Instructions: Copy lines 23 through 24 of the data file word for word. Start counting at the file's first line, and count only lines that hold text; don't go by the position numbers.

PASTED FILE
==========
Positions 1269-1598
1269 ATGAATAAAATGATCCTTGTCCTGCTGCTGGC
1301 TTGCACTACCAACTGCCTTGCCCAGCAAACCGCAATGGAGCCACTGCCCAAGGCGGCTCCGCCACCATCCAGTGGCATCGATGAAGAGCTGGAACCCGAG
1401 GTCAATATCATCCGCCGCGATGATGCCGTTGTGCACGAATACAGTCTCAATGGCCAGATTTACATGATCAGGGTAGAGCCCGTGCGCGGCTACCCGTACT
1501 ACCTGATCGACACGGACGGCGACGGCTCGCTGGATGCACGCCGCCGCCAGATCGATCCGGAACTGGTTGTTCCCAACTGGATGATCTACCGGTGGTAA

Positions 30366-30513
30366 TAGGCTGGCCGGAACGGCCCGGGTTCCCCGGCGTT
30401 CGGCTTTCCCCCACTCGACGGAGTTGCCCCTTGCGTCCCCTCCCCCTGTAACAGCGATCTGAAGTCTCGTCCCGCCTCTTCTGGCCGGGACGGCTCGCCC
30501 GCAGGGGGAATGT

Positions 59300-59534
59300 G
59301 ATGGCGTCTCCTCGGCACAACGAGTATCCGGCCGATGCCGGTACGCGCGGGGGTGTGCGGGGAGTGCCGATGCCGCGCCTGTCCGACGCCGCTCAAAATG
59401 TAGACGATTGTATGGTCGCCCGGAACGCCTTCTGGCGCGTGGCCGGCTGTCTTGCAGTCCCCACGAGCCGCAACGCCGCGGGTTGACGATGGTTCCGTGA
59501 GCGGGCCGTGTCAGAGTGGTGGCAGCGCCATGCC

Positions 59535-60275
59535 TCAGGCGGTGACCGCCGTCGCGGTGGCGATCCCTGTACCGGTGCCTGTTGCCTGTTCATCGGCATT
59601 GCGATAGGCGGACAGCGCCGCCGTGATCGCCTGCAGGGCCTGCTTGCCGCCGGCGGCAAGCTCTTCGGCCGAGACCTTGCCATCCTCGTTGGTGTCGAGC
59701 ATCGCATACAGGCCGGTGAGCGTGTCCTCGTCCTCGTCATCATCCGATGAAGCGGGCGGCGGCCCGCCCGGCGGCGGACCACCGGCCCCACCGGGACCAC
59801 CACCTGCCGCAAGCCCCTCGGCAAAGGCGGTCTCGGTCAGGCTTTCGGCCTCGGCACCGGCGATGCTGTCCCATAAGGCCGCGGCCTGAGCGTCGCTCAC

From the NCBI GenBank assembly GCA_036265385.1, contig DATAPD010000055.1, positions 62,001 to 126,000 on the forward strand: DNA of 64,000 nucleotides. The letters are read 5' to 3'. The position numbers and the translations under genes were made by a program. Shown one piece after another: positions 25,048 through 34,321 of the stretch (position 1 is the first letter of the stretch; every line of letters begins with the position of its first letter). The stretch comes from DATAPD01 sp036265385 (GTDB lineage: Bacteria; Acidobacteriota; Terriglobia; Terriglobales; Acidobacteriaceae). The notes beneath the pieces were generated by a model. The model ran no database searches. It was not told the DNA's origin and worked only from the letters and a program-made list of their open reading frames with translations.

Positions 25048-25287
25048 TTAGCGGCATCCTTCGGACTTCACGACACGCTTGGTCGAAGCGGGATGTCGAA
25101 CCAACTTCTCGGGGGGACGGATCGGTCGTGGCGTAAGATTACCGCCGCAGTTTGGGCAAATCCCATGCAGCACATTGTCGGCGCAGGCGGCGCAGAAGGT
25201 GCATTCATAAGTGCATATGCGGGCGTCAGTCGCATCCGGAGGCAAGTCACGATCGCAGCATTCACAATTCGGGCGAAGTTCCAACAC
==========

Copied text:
25101 CCAACTTCTCGGGGGGACGGATCGGTCGTGGCGTAAGATTACCGCCGCAGTTTGGGCAAATCCCATGCAGCACATTGTCGGCGCAGGCGGCGCAGAAGGT
25201 GCATTCATAAGTGCATATGCGGGCGTCAGTCGCATCCGGAGGCAAGTCACGATCGCAGCATTCACAATTCGGGCGAAGTTCCAACAC